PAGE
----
Sibling rivalry is a fact of life – ask any parent with more than one child and you will definitely hear episodes of sibling rivalry between their children. No parent would distinguish between their children or play favourites, but in spite of all this, there will be times when one child will accuse the parent of favouring the other instead of them. Bringing up twins is no different. From the time BB & GG were babies, we’ve been very scrupulous in making sure we make no distinction between the two. Even clothes, gifts, books and toys were brought for equal amounts. I used to be very particular that anything I brought for any of them had to be of almost equal cost, even if BB & GG were too young to know any better.
But, even when we were so particular about making sure they both didn’t fight much, we were unsuccessful there. GG was the more assertive one, growing up and BB used to give in to his sister most of the time.
From the time they were born, BB & GG have been compared, consciously or unconsciously, by everyone for every single thing they did – who turned first, who spoke the first word, who walked first, and so on and so forth! Even I used to subconsciously compare them in terms of milestones met, even when I didn’t consciously want to do it. When they went to kindergarten, in the initial months, they were in the same class and this continued even in school. Even after they were separated into different classes, both in pre-school as well as in primary school, teachers would try to compare their abilities, more because each was strong in a particular subject, which the other may be weak in. It was only when they reached secondary school and went to different schools (which was a tragedy initially and then turned into a blessing). In secondary school, GG has come out of her brother’s academic shadow and has blossomed, in both academics as well as in her CCA and has a leadership position in the school.
There are times when I tell them to something, for example, switch off their phone and do work, the immediate response would be “what about (the other person)? Has (BB/GG) switched off the phone? He/she is still using it”. It shows up at times when we tell them off for doing something wrong or when one is sulking while being scolded.
There are ways which a parent can manage sibling rivalry:
Make the children accountable for their actions. Even young children can be spoken to in the language they are comfortable with and shown how their actions (verbal or physical) affects their sibling. House rules should be put in place as early as possible and these should be revised as the children grow up which should, in turn, be used to make the children accountable.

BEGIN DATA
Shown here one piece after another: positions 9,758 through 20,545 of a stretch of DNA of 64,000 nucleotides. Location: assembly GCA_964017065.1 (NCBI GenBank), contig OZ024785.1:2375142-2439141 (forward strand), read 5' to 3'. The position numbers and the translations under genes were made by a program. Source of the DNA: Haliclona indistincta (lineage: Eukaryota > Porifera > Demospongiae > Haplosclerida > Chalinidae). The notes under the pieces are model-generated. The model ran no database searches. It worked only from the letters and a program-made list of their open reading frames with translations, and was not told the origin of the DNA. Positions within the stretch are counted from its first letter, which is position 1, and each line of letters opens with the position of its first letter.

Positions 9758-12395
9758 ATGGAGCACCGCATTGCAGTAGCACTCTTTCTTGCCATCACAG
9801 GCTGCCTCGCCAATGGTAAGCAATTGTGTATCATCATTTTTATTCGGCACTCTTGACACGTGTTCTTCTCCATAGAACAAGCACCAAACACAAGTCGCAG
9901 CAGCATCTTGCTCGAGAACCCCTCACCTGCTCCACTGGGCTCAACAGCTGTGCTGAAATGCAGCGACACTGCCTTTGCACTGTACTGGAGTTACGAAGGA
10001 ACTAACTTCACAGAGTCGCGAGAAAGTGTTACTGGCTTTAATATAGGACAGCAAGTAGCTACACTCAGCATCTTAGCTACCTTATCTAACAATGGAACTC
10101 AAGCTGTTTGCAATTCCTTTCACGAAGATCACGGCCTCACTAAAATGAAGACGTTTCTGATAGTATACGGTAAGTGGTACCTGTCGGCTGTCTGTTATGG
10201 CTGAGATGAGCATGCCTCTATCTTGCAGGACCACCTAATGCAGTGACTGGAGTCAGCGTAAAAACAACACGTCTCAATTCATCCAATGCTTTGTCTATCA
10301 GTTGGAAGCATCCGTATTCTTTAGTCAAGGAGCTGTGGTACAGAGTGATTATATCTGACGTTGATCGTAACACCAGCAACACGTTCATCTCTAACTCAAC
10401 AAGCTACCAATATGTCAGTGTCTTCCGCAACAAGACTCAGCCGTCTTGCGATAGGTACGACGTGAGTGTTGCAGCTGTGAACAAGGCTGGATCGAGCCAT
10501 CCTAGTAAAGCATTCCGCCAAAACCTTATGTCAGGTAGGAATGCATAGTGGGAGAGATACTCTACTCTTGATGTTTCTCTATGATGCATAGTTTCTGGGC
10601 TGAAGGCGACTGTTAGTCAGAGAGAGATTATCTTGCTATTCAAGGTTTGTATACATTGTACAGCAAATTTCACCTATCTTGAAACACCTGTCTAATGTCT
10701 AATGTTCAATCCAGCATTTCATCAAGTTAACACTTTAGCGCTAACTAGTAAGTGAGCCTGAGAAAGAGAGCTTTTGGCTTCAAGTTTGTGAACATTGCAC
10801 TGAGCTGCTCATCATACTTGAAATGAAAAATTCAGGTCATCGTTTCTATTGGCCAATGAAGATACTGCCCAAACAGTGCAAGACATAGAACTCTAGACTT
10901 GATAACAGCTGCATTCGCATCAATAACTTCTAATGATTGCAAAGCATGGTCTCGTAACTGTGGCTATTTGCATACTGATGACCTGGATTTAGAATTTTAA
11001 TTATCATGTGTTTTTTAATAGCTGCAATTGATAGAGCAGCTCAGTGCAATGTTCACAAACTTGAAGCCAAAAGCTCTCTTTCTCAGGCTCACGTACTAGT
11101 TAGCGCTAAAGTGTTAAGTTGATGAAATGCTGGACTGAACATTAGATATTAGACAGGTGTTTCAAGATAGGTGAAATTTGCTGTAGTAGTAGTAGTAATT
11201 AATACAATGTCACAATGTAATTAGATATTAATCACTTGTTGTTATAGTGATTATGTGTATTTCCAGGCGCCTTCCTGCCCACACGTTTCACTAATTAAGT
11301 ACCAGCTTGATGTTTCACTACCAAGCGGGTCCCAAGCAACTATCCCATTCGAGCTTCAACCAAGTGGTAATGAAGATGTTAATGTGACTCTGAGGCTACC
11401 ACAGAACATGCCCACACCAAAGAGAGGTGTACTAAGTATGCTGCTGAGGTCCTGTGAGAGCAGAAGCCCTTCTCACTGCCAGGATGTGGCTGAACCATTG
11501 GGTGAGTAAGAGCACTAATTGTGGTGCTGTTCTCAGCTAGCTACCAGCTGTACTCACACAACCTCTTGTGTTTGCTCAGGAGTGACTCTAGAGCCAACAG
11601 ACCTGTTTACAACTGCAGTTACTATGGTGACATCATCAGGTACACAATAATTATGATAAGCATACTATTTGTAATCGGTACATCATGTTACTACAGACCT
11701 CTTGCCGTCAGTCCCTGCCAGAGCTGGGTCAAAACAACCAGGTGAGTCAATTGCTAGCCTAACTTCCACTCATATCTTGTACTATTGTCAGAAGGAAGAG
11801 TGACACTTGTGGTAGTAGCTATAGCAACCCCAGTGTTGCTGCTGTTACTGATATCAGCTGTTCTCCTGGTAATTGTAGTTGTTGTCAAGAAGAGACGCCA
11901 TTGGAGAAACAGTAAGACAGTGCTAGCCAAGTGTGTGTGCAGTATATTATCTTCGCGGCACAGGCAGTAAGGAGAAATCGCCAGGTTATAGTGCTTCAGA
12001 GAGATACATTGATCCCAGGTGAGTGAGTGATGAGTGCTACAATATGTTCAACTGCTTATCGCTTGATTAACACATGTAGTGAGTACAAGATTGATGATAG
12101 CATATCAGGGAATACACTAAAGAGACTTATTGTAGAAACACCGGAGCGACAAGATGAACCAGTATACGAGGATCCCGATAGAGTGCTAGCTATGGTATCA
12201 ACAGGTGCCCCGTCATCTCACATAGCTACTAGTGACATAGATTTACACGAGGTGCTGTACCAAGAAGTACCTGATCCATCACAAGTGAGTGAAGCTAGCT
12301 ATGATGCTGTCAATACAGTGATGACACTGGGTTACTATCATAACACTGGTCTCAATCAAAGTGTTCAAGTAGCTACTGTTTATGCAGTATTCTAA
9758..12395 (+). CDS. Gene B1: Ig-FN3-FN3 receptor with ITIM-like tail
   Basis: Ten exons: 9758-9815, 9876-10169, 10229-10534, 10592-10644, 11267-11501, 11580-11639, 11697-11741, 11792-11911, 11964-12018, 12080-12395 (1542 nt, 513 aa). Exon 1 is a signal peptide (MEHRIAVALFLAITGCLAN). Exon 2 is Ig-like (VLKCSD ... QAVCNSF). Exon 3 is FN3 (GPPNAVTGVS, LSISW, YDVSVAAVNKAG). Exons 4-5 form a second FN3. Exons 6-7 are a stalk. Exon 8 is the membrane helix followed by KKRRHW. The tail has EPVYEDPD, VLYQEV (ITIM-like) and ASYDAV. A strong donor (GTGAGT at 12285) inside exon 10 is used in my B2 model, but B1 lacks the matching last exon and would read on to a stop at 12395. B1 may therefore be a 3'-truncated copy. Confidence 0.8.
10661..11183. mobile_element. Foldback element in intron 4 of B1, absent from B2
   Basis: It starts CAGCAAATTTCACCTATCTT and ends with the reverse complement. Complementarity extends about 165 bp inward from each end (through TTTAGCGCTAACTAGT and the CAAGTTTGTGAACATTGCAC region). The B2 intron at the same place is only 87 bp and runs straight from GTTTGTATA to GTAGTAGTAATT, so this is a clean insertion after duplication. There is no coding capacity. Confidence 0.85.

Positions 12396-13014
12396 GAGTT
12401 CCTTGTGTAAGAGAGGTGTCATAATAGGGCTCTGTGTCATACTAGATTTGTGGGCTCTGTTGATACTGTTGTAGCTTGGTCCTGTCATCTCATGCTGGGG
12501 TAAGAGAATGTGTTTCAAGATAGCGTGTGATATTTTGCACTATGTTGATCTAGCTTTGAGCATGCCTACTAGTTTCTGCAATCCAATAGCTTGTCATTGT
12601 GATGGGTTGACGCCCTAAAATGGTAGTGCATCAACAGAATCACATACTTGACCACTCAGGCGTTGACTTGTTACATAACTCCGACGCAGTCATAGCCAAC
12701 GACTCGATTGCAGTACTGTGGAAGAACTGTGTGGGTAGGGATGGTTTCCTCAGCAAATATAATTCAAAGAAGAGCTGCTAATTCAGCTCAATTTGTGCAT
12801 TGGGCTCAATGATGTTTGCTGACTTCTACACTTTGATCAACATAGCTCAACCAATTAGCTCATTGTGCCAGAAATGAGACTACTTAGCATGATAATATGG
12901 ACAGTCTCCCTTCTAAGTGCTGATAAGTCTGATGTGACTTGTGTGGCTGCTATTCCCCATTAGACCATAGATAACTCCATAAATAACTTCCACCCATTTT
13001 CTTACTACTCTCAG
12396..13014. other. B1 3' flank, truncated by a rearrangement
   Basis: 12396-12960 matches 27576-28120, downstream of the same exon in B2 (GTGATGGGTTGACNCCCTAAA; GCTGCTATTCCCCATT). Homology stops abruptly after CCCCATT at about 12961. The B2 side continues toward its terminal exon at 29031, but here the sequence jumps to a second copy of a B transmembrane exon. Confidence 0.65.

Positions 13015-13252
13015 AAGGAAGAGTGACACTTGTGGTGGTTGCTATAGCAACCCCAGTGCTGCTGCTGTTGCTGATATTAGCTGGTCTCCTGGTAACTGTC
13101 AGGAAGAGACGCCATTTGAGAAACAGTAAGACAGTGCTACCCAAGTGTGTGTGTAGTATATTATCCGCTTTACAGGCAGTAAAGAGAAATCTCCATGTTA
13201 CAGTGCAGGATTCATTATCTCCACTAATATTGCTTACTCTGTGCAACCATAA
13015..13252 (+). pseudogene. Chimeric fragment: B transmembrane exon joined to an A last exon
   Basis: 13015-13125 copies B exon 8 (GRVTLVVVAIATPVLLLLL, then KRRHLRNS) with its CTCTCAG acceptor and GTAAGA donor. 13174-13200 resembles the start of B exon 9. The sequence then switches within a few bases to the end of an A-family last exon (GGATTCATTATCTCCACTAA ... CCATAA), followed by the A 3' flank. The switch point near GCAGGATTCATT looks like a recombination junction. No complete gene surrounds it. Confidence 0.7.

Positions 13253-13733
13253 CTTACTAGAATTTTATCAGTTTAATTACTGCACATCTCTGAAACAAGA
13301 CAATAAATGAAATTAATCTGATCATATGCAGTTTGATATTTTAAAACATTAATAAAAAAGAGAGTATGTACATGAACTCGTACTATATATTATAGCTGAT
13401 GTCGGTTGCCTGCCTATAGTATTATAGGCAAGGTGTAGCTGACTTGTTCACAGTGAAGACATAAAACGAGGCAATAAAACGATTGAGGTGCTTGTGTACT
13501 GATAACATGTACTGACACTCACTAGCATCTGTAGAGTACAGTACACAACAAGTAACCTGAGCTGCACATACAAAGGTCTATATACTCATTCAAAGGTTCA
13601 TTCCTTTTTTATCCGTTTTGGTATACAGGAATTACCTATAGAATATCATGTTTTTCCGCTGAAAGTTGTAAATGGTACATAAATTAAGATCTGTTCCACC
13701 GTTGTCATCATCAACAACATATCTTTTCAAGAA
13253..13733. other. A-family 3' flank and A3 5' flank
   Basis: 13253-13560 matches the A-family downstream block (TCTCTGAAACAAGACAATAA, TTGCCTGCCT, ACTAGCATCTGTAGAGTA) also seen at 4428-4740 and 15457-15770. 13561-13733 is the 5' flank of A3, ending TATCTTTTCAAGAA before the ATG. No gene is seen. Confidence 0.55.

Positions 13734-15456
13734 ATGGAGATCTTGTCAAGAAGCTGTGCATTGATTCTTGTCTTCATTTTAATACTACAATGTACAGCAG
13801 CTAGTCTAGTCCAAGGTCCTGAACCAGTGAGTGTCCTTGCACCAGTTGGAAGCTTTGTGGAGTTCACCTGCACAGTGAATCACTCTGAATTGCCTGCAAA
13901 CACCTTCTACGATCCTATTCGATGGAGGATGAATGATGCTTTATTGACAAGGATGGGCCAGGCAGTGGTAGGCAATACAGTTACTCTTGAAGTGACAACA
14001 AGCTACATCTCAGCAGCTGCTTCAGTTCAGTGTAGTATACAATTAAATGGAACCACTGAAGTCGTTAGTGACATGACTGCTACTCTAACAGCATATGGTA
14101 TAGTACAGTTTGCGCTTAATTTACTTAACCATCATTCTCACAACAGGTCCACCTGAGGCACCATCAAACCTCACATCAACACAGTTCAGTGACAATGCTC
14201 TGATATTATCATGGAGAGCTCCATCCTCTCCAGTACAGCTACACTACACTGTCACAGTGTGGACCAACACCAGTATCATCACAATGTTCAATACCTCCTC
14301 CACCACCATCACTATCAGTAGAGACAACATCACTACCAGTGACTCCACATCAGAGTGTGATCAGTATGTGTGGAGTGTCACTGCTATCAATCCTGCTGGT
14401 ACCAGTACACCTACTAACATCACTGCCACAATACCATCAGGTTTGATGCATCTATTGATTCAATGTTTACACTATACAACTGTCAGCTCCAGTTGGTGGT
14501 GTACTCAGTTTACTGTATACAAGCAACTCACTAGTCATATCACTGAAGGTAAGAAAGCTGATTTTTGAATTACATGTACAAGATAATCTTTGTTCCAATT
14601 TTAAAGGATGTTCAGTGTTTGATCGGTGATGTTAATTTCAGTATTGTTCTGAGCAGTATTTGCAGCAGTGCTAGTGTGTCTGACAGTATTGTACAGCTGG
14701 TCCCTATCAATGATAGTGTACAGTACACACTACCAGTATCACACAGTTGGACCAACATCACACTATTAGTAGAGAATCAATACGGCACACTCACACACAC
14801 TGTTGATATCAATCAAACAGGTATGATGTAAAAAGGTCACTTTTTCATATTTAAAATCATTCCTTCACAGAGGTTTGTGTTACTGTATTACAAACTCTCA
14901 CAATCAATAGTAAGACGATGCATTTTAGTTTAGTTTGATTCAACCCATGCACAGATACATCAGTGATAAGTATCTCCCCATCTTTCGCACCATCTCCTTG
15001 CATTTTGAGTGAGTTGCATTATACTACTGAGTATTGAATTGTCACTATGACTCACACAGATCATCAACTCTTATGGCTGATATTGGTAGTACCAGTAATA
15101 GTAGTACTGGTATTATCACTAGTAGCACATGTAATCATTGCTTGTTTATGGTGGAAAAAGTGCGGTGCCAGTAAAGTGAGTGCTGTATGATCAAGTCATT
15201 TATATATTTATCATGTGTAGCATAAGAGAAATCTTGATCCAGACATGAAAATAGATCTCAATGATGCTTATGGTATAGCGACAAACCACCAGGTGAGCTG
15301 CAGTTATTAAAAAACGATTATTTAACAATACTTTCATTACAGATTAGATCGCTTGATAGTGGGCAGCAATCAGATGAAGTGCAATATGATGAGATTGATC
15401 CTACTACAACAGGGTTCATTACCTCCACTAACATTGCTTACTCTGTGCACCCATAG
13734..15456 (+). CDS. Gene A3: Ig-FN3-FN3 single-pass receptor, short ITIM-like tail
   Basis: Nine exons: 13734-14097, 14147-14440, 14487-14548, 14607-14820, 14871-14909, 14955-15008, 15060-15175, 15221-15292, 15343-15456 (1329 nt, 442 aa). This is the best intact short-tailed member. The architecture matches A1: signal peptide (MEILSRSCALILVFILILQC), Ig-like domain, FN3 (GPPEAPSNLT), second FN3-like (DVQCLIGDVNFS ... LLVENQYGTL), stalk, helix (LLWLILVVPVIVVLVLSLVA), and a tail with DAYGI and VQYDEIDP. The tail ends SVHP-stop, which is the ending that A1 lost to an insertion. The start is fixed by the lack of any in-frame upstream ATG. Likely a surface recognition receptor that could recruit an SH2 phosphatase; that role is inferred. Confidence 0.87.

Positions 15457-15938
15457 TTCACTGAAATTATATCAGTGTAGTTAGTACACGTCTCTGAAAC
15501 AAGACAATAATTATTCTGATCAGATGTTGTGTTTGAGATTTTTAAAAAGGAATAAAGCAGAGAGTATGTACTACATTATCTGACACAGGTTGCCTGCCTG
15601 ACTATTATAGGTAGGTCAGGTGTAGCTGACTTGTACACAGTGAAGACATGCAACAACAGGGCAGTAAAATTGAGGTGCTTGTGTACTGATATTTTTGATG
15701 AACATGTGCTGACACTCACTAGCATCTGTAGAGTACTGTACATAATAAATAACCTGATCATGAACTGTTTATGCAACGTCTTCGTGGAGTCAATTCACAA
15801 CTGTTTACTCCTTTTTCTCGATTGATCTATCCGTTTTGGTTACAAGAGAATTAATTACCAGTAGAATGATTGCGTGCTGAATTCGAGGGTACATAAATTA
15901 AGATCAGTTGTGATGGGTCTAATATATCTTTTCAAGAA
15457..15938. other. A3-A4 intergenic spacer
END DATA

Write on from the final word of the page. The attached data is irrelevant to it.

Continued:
Stop being a referee. When the children are very young, you can referee them, so that fights do not get physical. But as they grow older, stop being the referee. Set rules about physical touching and then unless they are about to hurt themselves, let them resolve their differences on their own. As part of this, make sure they know the consequences of their actions. Fighting may and will lead to the withdrawal of privileges – especially when dealing with teens – take away things that matter to them, like phones and laptops.
Let them talk it out. This one is a bit difficult, but if you can get the children to talk through why they have issues with their sibling, it may help nip the problem in the bud.
Have one-on-one time with each of the children. Children crave their parent’s time. This is more so for twins, as they have to compete with each other at every stage in their lives for their parent’s attention. Spend time with each of them separately and do something that is special for the child. This will make the child feel special and also increase the bond between the parent and the child.
These are some tips on how a parent can minimise sibling rivalry between their children. But at the end of the day, every child is unique, so use the tips that work for your child. Maybe one or more or even none work with them. If you have some other tips that work for your children, I’d love to hear about them in the comments section.